Friday, April 18, 2014

Morocco--Day 6: Over the Mountains into the Desert

We were on the road at 7 AM to make the drive up through the mountain pass which would be our gateway to reach the edge of the Sahara desert.  We had about a 4 hour drive over some slow sections of highway to reach our first birding site.  We piled out of the van and slowly began to work our way down what we would call a dry wash, but is known as a wadi in Morocco.  Our target bird was the scrub warbler that reminded me a bit visually of a wrentit.  Like the Dupont's lark, they like hiding in the scrub, running along the ground.

Before we found the warbler we had a flock of thick-billed larks fly by us, but after they landed they were not very cooperative when it came to getting a photo.  Dan was the first to spot a scrub warbler which led to over 30 minutes of trying to circle around it and its mate.  We never were all that successful as they would fly off and then hide again in the scrub, but Laura did get a diagnostic shot (click on any photo to enlarge).

When we returned to the van we found Mustafa talking with a man who it turned out works for a group from Qatar who raises and releases the rare Houbara bustard.  The birds have radio tracking devices so that "wealthy" people from Qatar can come to Morocco to hunt them with falcons.  We did not seen any Houbara bustards while chasing around the scrub warbler, but we did find our first brown-necked raven of the trip as we drove to Erfoud.

After lunch at a scenic overlook, we drove for another hour to reach our next target--the spotted sandgrouse.  On the way we saw quite a few different wheatear species including white-crowned.  As we were beginning to search for the sandgrouse, a Moroccan road up on a motorbike.  We thought he was one of the numerous locals who approach tourists trying to sell fossils.  It turned out he was a local bird guide, Brahim, who Adrian finally recognized (my photo).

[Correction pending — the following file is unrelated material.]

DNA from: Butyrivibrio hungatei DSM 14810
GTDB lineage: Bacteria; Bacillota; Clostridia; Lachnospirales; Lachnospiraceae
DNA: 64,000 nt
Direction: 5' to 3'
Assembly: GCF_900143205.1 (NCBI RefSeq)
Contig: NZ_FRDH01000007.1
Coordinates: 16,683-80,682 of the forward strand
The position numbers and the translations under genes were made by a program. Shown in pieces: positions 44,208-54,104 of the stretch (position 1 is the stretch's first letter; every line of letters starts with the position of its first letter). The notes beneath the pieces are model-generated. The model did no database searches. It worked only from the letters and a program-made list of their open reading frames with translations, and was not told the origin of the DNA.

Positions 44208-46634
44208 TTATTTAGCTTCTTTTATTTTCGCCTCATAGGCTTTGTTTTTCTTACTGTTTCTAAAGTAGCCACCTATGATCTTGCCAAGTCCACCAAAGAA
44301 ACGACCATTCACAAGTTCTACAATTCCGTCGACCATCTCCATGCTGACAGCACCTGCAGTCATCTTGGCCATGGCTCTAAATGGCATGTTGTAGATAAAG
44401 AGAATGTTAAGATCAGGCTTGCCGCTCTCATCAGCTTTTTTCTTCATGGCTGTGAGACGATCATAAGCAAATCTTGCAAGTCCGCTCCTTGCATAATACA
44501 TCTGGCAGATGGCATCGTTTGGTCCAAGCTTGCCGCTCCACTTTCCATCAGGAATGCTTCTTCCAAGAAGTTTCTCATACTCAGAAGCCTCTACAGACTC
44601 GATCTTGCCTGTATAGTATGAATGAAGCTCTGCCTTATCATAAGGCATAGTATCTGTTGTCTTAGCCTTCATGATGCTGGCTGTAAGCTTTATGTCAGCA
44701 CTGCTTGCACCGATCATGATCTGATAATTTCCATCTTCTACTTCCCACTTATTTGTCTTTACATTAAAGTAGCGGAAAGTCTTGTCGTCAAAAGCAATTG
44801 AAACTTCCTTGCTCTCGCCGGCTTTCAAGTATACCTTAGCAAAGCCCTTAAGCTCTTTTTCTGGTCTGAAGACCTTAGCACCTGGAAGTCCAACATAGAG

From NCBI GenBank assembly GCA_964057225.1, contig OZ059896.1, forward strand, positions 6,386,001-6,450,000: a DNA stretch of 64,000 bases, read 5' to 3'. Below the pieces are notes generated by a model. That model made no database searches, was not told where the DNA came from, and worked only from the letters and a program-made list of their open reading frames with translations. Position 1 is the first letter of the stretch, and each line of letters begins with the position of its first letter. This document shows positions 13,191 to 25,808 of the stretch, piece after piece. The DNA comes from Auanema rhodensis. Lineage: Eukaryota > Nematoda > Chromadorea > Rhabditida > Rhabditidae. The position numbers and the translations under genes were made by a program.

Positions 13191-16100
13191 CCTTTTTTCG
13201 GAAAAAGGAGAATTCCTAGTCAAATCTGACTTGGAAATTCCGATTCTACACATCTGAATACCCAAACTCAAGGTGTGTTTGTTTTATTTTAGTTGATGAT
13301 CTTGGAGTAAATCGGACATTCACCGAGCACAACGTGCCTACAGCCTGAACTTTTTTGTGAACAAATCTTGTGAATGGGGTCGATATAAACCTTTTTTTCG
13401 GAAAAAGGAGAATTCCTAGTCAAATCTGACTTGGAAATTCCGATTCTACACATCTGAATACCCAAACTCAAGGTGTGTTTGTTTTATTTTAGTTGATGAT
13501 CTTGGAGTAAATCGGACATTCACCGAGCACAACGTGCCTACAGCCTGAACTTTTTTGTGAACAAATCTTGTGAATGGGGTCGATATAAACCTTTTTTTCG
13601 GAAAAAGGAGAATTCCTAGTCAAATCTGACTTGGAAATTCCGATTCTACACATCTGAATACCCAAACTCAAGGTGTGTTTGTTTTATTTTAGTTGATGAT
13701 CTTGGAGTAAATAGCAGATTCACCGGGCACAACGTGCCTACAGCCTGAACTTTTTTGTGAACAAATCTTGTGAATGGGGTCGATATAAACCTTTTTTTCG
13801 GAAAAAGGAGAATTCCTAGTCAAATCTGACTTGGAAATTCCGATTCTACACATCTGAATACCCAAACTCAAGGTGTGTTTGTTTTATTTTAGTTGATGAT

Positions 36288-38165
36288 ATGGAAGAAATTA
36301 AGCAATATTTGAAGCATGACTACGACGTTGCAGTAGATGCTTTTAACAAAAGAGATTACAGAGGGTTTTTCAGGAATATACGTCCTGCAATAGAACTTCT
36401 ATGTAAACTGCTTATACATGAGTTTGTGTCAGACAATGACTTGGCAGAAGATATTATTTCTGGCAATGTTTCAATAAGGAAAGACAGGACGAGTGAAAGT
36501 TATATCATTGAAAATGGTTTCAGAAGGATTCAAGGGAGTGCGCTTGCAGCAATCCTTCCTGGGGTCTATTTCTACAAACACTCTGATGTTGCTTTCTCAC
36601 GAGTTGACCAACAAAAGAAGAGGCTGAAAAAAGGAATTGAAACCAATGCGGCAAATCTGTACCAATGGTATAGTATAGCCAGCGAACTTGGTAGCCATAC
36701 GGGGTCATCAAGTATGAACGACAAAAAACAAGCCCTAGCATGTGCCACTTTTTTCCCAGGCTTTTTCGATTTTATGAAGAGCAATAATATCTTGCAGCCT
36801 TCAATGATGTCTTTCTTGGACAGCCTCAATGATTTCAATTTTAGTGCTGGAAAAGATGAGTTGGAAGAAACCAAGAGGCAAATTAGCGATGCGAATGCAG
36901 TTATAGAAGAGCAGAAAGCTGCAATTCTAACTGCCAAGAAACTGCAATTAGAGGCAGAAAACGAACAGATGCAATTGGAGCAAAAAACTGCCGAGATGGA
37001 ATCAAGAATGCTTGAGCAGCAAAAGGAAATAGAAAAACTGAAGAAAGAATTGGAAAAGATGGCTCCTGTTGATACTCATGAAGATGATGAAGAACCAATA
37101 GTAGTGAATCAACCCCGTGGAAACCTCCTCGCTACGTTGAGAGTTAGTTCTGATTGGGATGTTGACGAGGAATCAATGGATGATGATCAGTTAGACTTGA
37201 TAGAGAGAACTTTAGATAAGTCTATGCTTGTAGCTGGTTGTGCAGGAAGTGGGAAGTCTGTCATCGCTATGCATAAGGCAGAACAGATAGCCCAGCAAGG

We did find many of the spotted sandgrouse which we were able to observe for 10-15 minutes before something caused them to flush.

Having bagged the sandgrouse, we next headed to a location that a pharoah eagle owl had been found roosting.  It was not the usual spot that Adrian and Martin knew about, so Brahim came along with us to show them.  We walked for about 10 minutes thru the edge of the dunes.  The owl was perched quite high up on the face of a cliff.  This photo is a teaser shot as you will discover in my next post.

The view looking away from the owl perch gives you some sense of the barren feeling of this spot (my photo).

As we were driving out we came across a red fox out at dusk in search of a meal.

It was almost dark when we arrived at our home for the next 4 nights--the Desert Inn.  This proved to be a wonderful place with very nice rooms, a large courtyard with lots of vegetation to attract birds, and a fireplace in the dining area.  Our bird review raised the trip total for new birds by 14.  Dinner was the best so far:  An egg roll with tomato and onion salad; a tagine of beef with apples and raisins; and a lemon meringue tart.  We all were off to bed early because we would be getting up at 5 AM for a very special start to the next day.  Stay tuned!

No comments:

Post a Comment